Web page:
Integration is a pressing issue for cloud solutions, but IT and business leaders are less concerned about it than in the past, according to an August cloud adoption study.
Saugatuck, a research and consultancy firm, asked IT leaders to rank their concerns about enterprise cloud. In the past, integration has been in the top two, but this year, it fell to fourth position, behind:
- Data security/privacy concerns
- Data/transaction integrity concerns
- Regulatory compliance
It’s not that there’s less need for integration. It’s that cloud businesses and cloud integration providers now offer toolkits and solutions that simplify integration for the most commonly used cloud and on-premise applications, writes Mike West, vice president and distinguished analyst for the IT research firm and consultancy Saugatuck, in a recent Information Management article.
“The demand for integration in today’s business environment is greater than ever before and, fortunately, the tools are far more capable,” West states. “Today integration is the most critical competency we have discovered to leverage Cloud business solutions in the Boundary-free Enterprise.”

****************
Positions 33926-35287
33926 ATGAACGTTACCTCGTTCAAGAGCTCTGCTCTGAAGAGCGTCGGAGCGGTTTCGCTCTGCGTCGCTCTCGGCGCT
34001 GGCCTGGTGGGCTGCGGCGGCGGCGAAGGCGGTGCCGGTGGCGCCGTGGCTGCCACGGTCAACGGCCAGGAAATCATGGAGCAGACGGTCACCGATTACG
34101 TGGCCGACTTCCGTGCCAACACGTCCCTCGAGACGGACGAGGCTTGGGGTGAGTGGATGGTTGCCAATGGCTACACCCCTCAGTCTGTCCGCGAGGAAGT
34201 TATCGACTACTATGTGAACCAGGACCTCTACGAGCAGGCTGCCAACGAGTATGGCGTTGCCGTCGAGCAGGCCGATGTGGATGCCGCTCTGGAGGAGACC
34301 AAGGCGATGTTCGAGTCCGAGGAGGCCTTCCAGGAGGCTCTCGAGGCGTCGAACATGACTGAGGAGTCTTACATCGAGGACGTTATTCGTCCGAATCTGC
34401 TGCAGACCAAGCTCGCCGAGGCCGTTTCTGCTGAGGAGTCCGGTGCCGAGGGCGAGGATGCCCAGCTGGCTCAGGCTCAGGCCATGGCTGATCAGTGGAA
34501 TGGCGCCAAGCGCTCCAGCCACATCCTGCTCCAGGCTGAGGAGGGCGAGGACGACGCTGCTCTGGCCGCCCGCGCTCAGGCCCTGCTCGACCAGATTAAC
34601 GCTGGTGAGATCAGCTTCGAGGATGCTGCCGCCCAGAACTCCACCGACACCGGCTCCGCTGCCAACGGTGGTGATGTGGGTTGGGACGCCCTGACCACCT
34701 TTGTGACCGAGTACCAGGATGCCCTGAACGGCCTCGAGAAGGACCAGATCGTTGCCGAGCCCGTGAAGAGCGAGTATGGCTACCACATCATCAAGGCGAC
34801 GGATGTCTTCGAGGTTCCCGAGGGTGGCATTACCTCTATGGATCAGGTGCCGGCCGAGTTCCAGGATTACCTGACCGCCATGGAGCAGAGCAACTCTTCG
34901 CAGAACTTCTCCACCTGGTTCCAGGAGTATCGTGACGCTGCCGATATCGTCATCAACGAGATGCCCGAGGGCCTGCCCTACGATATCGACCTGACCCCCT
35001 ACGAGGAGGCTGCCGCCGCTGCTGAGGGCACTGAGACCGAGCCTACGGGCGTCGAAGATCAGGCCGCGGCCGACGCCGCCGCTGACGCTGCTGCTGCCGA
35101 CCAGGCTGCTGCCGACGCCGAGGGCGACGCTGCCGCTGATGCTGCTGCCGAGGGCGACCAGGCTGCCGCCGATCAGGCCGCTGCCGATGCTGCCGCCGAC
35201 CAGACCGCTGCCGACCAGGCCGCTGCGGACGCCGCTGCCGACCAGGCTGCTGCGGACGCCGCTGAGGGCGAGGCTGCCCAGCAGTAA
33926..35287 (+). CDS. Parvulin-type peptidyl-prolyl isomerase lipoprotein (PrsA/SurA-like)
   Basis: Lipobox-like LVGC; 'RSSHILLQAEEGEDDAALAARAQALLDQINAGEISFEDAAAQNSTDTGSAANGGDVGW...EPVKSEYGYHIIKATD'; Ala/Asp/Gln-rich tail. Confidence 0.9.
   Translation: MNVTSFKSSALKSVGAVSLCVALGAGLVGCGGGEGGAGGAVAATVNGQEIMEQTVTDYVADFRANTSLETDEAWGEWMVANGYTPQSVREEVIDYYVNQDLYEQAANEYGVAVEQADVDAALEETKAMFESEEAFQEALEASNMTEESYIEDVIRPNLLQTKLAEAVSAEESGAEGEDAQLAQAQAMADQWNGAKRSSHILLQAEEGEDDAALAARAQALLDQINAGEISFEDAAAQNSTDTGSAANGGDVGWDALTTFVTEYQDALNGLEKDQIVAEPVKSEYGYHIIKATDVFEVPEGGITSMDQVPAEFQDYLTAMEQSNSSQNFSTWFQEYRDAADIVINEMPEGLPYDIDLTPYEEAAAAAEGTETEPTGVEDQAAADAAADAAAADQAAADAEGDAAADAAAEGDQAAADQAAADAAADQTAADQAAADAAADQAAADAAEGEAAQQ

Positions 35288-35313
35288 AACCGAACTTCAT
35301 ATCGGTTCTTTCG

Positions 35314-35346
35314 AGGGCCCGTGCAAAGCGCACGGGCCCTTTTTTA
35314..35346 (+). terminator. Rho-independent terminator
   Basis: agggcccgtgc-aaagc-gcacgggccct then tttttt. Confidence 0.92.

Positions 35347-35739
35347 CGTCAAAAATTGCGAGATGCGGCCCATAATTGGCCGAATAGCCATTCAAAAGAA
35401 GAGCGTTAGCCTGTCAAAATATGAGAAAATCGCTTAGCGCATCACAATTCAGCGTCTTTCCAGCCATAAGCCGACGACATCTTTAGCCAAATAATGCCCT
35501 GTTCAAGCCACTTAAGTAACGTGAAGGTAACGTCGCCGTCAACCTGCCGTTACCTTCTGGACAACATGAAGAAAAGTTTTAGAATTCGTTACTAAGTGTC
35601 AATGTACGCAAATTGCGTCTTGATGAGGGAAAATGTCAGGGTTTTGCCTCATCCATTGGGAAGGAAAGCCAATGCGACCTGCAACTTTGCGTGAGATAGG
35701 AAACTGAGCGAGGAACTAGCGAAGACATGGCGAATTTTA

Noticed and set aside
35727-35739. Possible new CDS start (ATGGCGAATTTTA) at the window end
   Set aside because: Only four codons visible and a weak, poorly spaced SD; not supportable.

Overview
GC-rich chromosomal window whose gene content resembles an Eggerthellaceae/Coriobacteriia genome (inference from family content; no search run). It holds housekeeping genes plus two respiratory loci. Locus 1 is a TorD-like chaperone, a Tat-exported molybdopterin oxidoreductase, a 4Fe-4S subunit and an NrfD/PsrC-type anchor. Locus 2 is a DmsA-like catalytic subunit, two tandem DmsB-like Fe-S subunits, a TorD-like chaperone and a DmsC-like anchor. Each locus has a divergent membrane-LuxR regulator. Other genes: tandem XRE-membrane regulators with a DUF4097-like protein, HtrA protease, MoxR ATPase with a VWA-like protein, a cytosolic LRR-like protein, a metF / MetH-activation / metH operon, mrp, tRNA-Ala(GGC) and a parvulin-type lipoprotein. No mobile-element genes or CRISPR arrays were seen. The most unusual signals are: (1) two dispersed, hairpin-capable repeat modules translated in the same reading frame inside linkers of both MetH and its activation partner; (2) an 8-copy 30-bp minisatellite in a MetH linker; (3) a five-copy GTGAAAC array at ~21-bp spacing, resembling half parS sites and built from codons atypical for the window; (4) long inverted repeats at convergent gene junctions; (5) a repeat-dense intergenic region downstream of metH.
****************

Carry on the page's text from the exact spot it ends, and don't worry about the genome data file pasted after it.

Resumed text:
IT executives were less concerned about integration than their line-of-business counterparts, which is perhaps a reflection of IT’s better understanding of the technology.
“For IT, cloud integration is fast becoming a non-issue,” West says.
Another factor that may have played a role in soothing integration fears is that business managers are now more astute about the importance of cloud integration.
A global survey by Oracle found that 81 percent of business managers say full integration is an important issue, Rex Wang, vice president of Oracle’s Product Marketing, pointed out in Forbes. Of 1,355 senior business managers surveyed, 81 percent cited full integration as an important requirement for achieving the full benefit of cloud computing.
They’ve learned the hard way. Wang says integration is a leading reason to pull the plug on cloud applications. The survey found that companies have abandoned approximately one cloud application a year due to integration problems.
Saugatuck’s surveys predict that by 2017, more companies will seek out cloud pure-play solutions. This shift will further drive the need for cloud-to-cloud integration, West writes.
Neither the press release nor West’s Information Management article provided specifics about the size of companies or how many people were surveyed in the Saugatuck study, “2013 Global Cloud IT Adoption, Use, and Benefits Survey,” although both indicated it was a global study of IT executives and business leaders.